I acknowledge that there is a range of political opinion among Israelis - and have noted it here pretty frequently.

The issue, however, is whether the institutions of a society are structured in a way that humiliates people in a regular systematic way. I am afraid that I have a hard time seeing how Israeli institutions don't do precisely that. Sure, the claim might be that Palestinians are not citizens of Israel and so inhabit a 'different' society. I think that that claim would be impossible to defend.

15 February, 2010 23:57  
Anonymous Anonymous said...

I have to agree with Jim on the basis that Israeli institutions govern an occupied Palestinian people who did not elect them. They do this notwithstanding the craven Palestinian political scene. The pass system when looked at in conjunction with settler activity (and wide-ranging settler freedoms and protections) fairly gives the lie to the notion that Israeli institutions are not inhumane in their treatment of governed but unrepresented Palestinians in the Occupied Territories. Ariella Azoulay writes about this incredibly insightfully - as does Amira Hass.

16 February, 2010 03:45  
Anonymous Anonymous said...

"Still, I'm inclined to think of Palestine as an occupied country, an occupation that's been allowed to continue because it suits the Western world."

Palestine is not an occupied country. Palestine is an ancient name that describes a geographic region that ranges from Syria to modern day Israel. The equivalent in the U.S. would be something like Appalachia. There never existed a "Palestinian country." The Palestinians live in two territories known as the West Bank and The Gaza Strip. The latter is controlled by Hamas and is not occupied by anybody. The former has been occupied by Israel since the Six Day War in 1967 when Israel went to war with Egypt, Jordan, Syria, Iraq, Saudi Arabia, Sudan, Tunisia, Morocco and Algeria -- and won. Prior to this war, The Gaza Strip was "occupied" by Egypt and The West Bank was "occupied" by Jordan. It was only in the late '60s that the Palestinian identity was invented and the Arabs who live in these territories got the idea of having their own country.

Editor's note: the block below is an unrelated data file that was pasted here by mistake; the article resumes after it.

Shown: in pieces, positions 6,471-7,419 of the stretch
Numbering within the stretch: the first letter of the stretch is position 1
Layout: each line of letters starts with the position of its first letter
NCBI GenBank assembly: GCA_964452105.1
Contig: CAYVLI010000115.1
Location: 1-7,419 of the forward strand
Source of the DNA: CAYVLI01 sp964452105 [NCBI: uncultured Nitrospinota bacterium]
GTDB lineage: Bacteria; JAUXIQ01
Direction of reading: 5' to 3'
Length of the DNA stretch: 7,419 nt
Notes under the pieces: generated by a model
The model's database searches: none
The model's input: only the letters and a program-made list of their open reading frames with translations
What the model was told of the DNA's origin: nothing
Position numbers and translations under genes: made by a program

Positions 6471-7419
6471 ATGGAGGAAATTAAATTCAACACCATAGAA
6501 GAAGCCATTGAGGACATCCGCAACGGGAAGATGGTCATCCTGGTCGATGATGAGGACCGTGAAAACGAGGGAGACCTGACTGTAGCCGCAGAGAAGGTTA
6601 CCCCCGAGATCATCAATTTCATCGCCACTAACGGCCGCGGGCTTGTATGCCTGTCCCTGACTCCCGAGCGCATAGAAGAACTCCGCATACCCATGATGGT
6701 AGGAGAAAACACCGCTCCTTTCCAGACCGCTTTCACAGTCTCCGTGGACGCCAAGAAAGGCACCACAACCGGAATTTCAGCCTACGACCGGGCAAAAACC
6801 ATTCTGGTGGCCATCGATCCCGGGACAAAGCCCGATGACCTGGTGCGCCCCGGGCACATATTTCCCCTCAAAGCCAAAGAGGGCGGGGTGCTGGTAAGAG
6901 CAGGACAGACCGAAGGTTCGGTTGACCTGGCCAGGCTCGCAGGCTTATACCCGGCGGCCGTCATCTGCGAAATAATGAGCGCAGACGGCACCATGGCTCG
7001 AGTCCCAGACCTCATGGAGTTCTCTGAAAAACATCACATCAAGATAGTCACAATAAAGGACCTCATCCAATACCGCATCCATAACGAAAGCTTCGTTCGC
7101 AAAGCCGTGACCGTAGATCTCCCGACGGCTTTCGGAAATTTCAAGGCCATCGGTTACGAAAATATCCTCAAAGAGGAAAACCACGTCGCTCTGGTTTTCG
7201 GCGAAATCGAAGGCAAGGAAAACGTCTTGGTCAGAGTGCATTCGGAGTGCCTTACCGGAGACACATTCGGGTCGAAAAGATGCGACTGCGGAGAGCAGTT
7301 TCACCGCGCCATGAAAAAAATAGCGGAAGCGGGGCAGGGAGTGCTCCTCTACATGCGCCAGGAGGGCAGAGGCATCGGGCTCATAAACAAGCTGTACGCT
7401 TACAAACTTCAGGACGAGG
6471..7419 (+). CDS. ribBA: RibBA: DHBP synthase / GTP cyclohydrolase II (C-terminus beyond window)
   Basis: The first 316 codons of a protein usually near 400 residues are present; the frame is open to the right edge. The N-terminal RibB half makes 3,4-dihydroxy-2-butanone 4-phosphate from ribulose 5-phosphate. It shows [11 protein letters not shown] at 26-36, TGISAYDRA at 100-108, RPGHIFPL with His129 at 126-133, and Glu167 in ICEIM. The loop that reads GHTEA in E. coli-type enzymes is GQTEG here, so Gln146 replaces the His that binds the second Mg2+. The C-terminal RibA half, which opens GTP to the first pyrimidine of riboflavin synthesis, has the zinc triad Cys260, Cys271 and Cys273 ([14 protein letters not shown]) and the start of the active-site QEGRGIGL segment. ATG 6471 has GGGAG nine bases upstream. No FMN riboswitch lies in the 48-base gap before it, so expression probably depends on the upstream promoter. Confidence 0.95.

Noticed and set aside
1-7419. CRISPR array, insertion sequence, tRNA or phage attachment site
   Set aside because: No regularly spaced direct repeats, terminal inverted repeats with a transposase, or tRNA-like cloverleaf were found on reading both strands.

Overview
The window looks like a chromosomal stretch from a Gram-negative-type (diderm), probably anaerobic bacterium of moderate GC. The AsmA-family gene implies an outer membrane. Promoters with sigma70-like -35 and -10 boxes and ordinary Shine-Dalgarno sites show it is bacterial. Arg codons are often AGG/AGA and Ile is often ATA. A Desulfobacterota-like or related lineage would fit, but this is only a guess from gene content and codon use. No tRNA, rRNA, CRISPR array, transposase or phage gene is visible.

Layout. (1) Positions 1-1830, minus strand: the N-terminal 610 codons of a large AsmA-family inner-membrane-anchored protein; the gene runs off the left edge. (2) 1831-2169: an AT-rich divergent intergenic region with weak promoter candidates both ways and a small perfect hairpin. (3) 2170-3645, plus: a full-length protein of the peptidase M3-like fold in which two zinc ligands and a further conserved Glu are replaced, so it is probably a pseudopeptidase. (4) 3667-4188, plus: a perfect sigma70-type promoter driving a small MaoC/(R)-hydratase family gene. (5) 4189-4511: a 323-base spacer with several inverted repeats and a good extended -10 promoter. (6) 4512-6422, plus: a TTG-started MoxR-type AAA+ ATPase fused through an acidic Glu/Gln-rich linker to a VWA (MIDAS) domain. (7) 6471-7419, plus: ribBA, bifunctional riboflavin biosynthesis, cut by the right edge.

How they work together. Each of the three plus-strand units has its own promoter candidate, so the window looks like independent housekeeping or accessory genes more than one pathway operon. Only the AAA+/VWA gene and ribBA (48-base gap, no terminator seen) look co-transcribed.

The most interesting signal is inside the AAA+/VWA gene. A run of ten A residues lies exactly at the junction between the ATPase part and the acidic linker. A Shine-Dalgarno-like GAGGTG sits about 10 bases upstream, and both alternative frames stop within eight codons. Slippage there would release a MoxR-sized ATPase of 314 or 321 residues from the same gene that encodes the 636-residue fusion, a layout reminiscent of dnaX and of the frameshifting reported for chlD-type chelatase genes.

There are no innocent victims in this absurd conflict. Everyone did their part to inflame the situation.

16 February, 2010 10:50  
Blogger Jim Johnson said...

D ~ You have put your finger on the heart of the mess. There were no "Israelis" prior to 1947 (and that is in large measure the result of colonial - British - policy and war). There were no "Palestinians," as you say, until roughly the end of the 67 war. But Palestinians are now a "people" in part because the Israelis treat them as one! Like most identities, these are artifacts of political and military conflicts. (The 'Scots' with their tartan plaids were invented by a wool merchant in the late 19th C.)

I really am with Amos Oz on this, I think. What we have is conflict over real estate. It is impossible to unravel the causes and multifarious nastiness of who has done what to whom. There is plenty of blame to go around. And we ought to start with the European Christians who drove the Jews out with their antisemitism. The issue is whether we can ever get to the point of treating the conflict as one over real estate instead of identities.

16 February, 2010 11:04  
Anonymous Anonymous said...

Jim, I agree with you. The root of this conflict is real estate. Unfortunately, this conflict has become insanely entangled with identity -- Israelis vs. Palestinians, Jews Vs. Muslims, Western civilization vs. Eastern civilization, etc, etc. I can't stand that stuff.

I do think, though, that there's a lot of confusion and ignorance about what is Palestine. Many people who don't know anything about this conflict think that one day the Israeli military stormed the borders of a sovereign country called Palestine, demolished its govt., and has been occupying its citizens ever since. That's not what's going on here.

16 February, 2010 11:26  
Blogger Stan B. said...

You can't judge an entire country by the actions of one individual, just as you can't judge one on the perceived tranquility of certain areas.

I was amazed to find how seemingly tranquil and "normal" Belfast appeared when I arrived there- until I saw the look of abject fear so clearly etched on the face of a solitary British soldier.

16 February, 2010 11:36